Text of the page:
Apparently a lot of folks didn’t think much of Wake Up Sid. Endless wardrobes, perfect friends, jobs that are bagged without much of a struggle. A swanky office where everyone is nice. People being able to do up their houses with chic furniture and random other things without even getting a job.
While the premise of the film is it’s a coming-of-age film, you get the feeling that the boy in question woke up out of his nightmare and onto his “good life”, as opposed to waking up to reality.
Supriya Pathak is one of the immense delights of the film. Unlike the usual mother-of-rich-child, she isn’t portrayed as someone who is constantly shopping or too busy for her boy. She doesn’t go about declaring her child as the best thing since readymade dosa mix. Her expressions are priceless and there’s a few tender moments. And there’s this one bit that really got me a little emotional and made me miss my mom.
Anupam Kher as the boy’s dad is fantastic as well. There’s something authentic in the portrayal of their wealth and their manners. There’s this bit where he delivers some intense lines about struggling in life, and I don’t know if Anupam Kher had a bad throat – but the result is that you think he’s somewhere in between collapsing into tears and wanting to thrash his boy with anger.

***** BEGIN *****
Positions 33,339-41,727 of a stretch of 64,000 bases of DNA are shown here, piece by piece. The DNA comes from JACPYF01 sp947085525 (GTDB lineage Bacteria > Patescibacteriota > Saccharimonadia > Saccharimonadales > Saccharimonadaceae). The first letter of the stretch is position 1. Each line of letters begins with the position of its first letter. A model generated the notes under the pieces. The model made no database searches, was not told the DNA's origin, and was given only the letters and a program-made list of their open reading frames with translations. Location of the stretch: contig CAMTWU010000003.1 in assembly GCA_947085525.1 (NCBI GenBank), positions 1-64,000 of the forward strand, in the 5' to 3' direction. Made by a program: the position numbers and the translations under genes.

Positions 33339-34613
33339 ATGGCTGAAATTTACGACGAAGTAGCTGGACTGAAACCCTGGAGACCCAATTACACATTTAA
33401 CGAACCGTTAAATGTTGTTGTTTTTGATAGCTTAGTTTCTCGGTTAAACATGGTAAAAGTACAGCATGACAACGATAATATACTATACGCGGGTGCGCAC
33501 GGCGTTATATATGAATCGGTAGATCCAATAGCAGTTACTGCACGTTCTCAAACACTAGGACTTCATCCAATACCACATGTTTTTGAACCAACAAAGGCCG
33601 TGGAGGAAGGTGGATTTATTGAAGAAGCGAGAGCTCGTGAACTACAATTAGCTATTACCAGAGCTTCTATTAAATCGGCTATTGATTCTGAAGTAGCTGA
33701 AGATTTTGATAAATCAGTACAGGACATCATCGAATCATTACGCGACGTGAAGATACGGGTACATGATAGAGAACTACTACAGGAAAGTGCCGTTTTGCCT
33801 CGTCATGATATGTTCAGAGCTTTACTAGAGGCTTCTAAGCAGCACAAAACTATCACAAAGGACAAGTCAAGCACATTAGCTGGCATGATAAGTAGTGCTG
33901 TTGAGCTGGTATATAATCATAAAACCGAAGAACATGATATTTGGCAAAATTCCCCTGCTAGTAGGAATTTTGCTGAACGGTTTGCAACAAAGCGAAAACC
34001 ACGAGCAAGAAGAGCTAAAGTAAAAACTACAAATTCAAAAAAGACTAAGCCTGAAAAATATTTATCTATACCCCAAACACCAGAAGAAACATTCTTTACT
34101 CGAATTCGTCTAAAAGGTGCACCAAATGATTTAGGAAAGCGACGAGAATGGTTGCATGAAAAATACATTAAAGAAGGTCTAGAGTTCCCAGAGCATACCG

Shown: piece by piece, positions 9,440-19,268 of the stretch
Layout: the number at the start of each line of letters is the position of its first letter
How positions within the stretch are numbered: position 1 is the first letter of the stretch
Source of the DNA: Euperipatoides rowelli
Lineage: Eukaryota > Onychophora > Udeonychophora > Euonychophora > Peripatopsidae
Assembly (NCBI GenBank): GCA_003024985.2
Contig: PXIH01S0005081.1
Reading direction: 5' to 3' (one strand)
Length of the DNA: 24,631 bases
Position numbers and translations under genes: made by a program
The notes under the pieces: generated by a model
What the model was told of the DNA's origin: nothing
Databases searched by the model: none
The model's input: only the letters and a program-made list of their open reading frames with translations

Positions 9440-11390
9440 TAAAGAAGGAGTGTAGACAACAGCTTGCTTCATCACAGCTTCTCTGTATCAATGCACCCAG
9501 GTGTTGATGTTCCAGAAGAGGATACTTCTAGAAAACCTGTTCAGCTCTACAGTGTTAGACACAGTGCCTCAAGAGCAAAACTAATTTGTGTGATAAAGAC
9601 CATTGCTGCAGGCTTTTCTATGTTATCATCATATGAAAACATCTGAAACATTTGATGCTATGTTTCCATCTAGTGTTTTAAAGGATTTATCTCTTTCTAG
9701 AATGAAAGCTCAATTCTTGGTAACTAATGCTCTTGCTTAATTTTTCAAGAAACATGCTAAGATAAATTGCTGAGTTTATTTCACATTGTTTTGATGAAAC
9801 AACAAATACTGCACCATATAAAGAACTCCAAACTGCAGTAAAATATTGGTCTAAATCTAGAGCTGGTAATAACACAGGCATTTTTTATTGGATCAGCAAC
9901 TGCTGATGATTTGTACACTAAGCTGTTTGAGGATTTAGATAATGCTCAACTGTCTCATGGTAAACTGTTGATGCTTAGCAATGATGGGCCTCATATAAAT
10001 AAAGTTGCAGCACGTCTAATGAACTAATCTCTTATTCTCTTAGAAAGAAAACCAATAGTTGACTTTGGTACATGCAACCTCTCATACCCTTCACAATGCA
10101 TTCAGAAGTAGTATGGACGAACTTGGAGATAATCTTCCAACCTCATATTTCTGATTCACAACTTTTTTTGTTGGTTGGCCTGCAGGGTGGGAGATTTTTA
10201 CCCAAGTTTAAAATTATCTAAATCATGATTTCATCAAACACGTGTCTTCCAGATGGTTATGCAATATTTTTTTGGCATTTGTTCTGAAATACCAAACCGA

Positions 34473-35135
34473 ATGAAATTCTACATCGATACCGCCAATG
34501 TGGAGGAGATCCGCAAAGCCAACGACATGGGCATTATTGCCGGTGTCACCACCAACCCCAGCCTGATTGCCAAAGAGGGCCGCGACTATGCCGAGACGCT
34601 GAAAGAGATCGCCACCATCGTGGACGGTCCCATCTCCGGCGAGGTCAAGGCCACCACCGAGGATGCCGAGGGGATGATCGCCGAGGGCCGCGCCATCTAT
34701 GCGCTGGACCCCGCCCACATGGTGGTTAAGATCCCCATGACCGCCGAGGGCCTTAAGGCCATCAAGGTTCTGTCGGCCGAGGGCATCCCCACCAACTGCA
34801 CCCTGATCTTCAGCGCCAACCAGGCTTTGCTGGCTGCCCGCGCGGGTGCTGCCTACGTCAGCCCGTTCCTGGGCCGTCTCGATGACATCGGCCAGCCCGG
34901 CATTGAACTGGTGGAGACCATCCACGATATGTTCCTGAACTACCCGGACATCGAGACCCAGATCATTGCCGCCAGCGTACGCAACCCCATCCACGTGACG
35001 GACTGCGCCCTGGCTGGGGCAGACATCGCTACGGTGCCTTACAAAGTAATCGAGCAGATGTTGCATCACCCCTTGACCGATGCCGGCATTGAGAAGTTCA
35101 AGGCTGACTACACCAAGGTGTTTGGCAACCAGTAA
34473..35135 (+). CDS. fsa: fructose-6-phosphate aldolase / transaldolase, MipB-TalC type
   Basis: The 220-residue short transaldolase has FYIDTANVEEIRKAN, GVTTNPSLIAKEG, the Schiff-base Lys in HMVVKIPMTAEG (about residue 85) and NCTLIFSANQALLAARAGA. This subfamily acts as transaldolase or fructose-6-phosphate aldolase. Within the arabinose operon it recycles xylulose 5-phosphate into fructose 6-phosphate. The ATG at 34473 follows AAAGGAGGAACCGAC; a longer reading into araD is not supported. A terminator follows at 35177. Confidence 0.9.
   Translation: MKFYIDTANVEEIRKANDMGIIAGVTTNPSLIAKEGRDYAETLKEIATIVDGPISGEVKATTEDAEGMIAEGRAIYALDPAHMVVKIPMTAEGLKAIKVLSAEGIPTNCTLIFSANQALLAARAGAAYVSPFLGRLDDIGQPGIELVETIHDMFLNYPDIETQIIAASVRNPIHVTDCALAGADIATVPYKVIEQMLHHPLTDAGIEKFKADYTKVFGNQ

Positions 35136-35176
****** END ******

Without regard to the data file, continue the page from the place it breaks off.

Ranbir clearly can act, and has more than one or two stock expressions. It’s hard to relate to his inability to make the best of his circumstances, especially since there are no real restrictions on what he wants to do, as long as he does something. His relationship with Konkona unfolds beautifully in parts. There is some good screen time devoted to them – but it’s buried in clichés. You can predict what’s going to happen, what misunderstandings will emerge, what exactly will annoy them.
It annoys you when somehow the biggest challenge in this boy’s life is being able to fold clothes and make a fried egg. It isn’t even symbolic for something. Literally, his biggest challenge in the film is being able to make that fried egg.
One thing that annoys me constantly when I watch films about Bombay/ Mumbai (there I’ve got both versions), is their inability to deal with Bombay as a city rather than just the piece of land right next to Marine Drive. Ranbir waxes eloquent about the monsoon, but at no point do you see that he comes to terms with the devastation it can bring. There’s nothing about the everyday struggles. (And what travesty – nothing on the local trains!)
And yet despite all that, somehow I liked Wake Up Sid. The melodrama is muted. The storyline is underwhelming without being completely empty. There is some sweetness to the situations. But there isn’t enough on the plate to make it bitter-sweet. And bitter-sweet is what works in coming-of-age films.